Well, here';s a big pile of junk lying on my suitcase. I am leaving on Wednesday and I have too much to pack. Giant afghan squares and 6+ flapper hats notwithstanding. 10 points if you see Gangle.
So tonight I watched the documentary "Wal-Mart: The High Cost of Low Prices". It's easy to find this for free online, so if you haven't seen it, I'd suggest doing so. I've heard a lot about it and I'm actually annoyed at myself for not seeking it out sooner.
I got more and more furious watching it - its methods of destroying the towns it sets up in, driving other businesses to close, its ruthless policies on just about EVERYTHING you can think of. Sexist, racist behaviour, encouraging its employees to go on welfare because they don't provide affordable health insurance for them, not offering overtime but making their employees work stupid hours... I could go on and on. I was BRISTLING. Encouraging their employees to donate a portion of their paycheck to an "emergency fund" to help other employees - which they DO, to the tune of millions - meanwhile the owners of the company are millionaires and only donate their money to support the political campaigns of other rich bastards who will keep the system running in their favour - it's horrible. There is too much to outline, really. Watch it.
The thing that made me the most sick is that, while touring, we go to Wal-Mart ALL THE TIME. At 3 AM, driving out of a city, that's what tons of bands do. They go on a Wal-Mart "run". To stock up the bus with cheap food and supplies. I mean, fuck: I've put on my slippers and track pants gleefully, relieved that there's a Wal-Mart so I can grab a few things along with the guys. It's hard to find time, or shops, when you're in a small town in a remote neighborhood with time constraints. I KNOW Wal-Mart is evil, but I have literally SKIPPED HAPPILY into one of their giant superstores (thank god we weren't attacked - watch the documentary for more on that hideousness). I've always wanted to boycott using a Hilton or Hilton affiliate hotel while on the road, but it isn't practical. Not only do you have to make do with what's there and what's cheap, but when you're touring with eight other people, not everyone is going to give a shit, even if you do. And thus, Wal-Mart shopping becomes a weekly event on tour. And we give them hundreds of dollars.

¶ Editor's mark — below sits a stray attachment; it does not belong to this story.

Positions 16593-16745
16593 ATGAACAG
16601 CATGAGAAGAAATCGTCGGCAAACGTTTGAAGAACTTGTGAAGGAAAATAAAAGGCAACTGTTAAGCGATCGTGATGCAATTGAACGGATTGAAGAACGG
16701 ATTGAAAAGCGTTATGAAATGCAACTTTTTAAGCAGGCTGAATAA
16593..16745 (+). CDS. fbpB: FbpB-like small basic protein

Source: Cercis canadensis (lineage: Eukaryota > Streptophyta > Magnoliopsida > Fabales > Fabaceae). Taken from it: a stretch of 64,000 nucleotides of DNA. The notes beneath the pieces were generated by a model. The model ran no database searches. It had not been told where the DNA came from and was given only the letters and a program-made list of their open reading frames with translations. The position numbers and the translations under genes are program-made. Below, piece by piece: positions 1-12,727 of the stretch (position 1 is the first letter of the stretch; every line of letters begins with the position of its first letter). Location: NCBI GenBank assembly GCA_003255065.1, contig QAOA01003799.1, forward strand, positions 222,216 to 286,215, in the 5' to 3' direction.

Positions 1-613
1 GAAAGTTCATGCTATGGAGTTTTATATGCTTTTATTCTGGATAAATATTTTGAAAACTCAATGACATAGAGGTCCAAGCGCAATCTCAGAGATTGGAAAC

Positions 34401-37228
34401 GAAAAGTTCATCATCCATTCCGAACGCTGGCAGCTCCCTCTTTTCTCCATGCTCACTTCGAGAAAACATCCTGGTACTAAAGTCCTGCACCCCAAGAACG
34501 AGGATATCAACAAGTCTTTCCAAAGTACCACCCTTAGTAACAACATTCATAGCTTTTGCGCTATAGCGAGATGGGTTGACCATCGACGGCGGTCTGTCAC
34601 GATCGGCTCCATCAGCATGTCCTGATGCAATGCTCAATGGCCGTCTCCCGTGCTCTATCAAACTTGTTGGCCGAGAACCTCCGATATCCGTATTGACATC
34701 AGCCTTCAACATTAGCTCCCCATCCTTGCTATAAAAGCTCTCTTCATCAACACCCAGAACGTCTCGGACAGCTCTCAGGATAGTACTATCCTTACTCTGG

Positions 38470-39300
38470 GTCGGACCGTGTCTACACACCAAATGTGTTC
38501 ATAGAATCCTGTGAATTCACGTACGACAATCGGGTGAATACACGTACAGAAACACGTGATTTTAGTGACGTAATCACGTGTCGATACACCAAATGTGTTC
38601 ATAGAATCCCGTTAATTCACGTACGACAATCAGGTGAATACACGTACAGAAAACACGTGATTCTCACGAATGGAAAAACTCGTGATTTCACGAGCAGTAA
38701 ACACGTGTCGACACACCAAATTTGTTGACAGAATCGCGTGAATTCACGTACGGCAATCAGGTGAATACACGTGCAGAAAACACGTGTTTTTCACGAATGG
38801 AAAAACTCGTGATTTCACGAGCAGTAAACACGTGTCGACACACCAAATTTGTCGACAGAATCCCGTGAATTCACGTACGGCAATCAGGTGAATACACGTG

God, I wish there was something I could do. It's pathetic. I don't want to be part of the problem, but a lot of times there is no alternative, and I think a lot of people fall victim to this and go with the flow because there is nothing else they can do. I mean shit. Even in Toronto, if you want a good selection of cheap yarn, you basically have to go to Wal-Mart. I know I will shop there again, and I hate knowing that. But I can just imagine trying to tell the guys, and our tour manager Jack, that we shouldn't shop there. It wouldn't make SENSE in that situation to try to boycott going there. The band needs food and supplies. Where the hell else are we going to get them on the road? At a gas station?
By the way, in the documentary I noticed that Guelph, Ontario, is one of the cities that has successfully fought against having a Wal-Mart set up in the city. I didn't know that.